from The American Heritage® Dictionary of the English Language, 4th Edition
- n. The act or process of respiration.
- n. A single breath.
- n. The time required to take one's breath.
- n. Either of two marks, the rough breathing ( ̔ ) and the smooth breathing ( ̓ ), used in Greek to indicate presence or absence of aspiration.
- n. The presence or absence of aspiration indicated by either of these marks.
from Wiktionary, Creative Commons Attribution/Share-Alike License
- v. Present participle of breathe.
- n. The act of respiration; a single instance of this.
- n. A diacritical mark indicating aspiration or lack thereof.
- n. Time to recover one's breath; hence, a delay, a spell of time.
from the GNU version of the Collaborative International Dictionary of English
- n. Respiration; the act of inhaling and exhaling air.
- n. Air in gentle motion.
- n. Any gentle influence or operation; inspiration.
- n. Aspiration; secret prayer.
- n. Exercising; promotion of respiration.
- n. Utterance; communication or publicity by words.
- n. Breathing place; vent.
- n. Stop; pause; delay.
- n. Also, in a wider sense, the sound caused by the friction of the outgoing breath in the throat, mouth, etc., when the glottis is wide open; aspiration; the sound expressed by the letter h.
- n. A mark to indicate aspiration or its absence. See Rough breathing, Smooth breathing, below.
from The Century Dictionary and Cyclopedia
- n. Respiration; the act of inhaling and exhaling air: as,“a difficulty of breathing,”
- n. Aspiration; secret prayer or desire.
- n. Aërial motion; respiratory action.
- n. Figuratively, a gentle influence or operation; inspiration:as, the breathings of the Spirit.
- n. A breathing-place; a vent.
- n. Physical exercise, from the fact that it calls the lungs into free play: as, the Oxford crew took their breathings every morning at ten.
- n. Utterance; words.
- n. Time taken to recover breath; hence, a stop; a delay.
- n. In grammar, aspiration or its absence, or a sign indicating it.
from WordNet 3.0 Copyright 2006 by Princeton University. All rights reserved.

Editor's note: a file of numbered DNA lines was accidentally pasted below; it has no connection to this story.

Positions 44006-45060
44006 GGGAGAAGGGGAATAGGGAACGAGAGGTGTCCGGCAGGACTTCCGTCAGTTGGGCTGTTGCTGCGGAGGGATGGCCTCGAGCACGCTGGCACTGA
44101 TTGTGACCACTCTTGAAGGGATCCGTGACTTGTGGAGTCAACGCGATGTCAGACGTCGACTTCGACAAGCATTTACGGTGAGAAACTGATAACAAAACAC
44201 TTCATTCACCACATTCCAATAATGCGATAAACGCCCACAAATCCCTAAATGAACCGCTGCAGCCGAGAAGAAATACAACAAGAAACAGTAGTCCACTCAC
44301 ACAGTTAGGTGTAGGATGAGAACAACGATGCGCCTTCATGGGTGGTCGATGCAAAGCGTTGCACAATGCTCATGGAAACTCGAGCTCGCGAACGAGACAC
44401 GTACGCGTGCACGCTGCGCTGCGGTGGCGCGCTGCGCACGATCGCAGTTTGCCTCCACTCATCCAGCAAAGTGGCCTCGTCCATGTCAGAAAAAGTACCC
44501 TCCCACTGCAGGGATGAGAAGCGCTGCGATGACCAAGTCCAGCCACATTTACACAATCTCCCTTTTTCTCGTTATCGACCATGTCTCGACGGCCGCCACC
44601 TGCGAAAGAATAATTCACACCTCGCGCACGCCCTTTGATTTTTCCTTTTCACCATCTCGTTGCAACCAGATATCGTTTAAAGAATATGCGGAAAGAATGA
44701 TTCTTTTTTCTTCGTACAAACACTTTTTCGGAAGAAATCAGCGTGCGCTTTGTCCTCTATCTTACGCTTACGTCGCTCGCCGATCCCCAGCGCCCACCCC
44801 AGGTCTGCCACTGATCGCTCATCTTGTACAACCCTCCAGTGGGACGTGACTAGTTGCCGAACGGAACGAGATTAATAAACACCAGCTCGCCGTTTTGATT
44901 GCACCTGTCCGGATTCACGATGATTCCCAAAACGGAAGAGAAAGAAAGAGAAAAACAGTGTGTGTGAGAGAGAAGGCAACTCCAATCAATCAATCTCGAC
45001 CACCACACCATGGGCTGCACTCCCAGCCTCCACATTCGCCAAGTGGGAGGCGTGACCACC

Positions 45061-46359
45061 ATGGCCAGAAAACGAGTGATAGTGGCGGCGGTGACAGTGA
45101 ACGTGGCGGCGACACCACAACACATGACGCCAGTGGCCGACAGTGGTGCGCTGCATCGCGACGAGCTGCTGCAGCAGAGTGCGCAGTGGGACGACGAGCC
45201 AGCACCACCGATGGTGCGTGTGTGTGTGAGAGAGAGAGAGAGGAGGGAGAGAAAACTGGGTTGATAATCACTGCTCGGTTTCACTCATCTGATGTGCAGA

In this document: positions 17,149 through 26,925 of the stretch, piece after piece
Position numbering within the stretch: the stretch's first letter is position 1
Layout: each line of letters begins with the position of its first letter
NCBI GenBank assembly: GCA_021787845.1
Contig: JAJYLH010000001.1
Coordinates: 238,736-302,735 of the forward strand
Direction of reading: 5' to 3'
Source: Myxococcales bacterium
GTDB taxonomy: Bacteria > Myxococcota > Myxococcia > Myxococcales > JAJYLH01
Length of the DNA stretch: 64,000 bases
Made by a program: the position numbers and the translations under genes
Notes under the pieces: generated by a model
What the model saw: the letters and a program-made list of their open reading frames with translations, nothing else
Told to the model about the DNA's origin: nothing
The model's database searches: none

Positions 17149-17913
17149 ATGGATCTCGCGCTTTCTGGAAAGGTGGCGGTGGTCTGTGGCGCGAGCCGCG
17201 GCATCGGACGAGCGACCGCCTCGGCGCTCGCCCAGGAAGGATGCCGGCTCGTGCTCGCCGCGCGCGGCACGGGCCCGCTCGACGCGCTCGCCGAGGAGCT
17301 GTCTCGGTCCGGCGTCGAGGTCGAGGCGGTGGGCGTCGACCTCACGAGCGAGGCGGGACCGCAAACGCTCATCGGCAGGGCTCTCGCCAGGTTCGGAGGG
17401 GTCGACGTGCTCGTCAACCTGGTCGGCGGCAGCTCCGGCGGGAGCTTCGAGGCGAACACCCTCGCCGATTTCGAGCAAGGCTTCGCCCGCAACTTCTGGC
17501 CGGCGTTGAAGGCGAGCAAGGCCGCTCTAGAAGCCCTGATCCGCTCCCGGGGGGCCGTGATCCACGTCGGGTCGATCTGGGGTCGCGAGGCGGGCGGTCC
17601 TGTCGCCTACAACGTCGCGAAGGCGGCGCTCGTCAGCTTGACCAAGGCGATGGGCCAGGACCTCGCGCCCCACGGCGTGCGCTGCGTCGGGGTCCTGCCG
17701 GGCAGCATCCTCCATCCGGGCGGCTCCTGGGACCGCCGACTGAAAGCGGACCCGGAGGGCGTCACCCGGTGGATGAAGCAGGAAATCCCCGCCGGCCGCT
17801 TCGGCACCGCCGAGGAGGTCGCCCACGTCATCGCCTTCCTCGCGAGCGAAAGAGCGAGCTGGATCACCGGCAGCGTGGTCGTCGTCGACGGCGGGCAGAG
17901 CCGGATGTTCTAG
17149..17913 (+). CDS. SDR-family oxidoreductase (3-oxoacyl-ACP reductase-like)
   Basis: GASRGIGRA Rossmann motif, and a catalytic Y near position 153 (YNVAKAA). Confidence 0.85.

- adj. passing or able to pass air in and out of the lungs normally; sometimes used in combination
- n. the bodily process of inhalation and exhalation; the process of taking in oxygen from inhaled air and releasing carbon dioxide by exhalation
Sorry, no etymologies found.
It must not be supposed that a singer's breathing is something strange or complex, for it is nothing more than _an amplification of normal, healthy breathing_.
Perhaps interestingly, number 10, skin breathing, comes from the Bond film Goldfinger.
And rather than feel like he's selling out, Walkley says his reel compositions allow his real rock 'n' roll songs to "be more pure," because life as an independent songwriter means "you don't have a label breathing down your neck."
And then when I snapped out and got sick and tired of being sick and tired, what I call breathing clean air, I realize how wrong that was.
I am specifically not against not initiating treatment in hopeless situations or withdrawing life support - which I define as breathing assistance ie a ventilator, kidney dialysis, pacemaker, etc. - when all hope is lost.
When we breathe normally we find the action caused by the breathing is at the centre of the body, and the respiratory muscles are energized.
Mindful breathing is a great way to return to yourself.
They will pass out underwater and it is only a matter of moments before their body relaxes and attempts to begin breathing normally.
Pulled naked and barely breathing from the fire, the victim has no idea who she is, let alone who would do this to her -- or why.
The potential for increased awareness, just through breathing, is profound.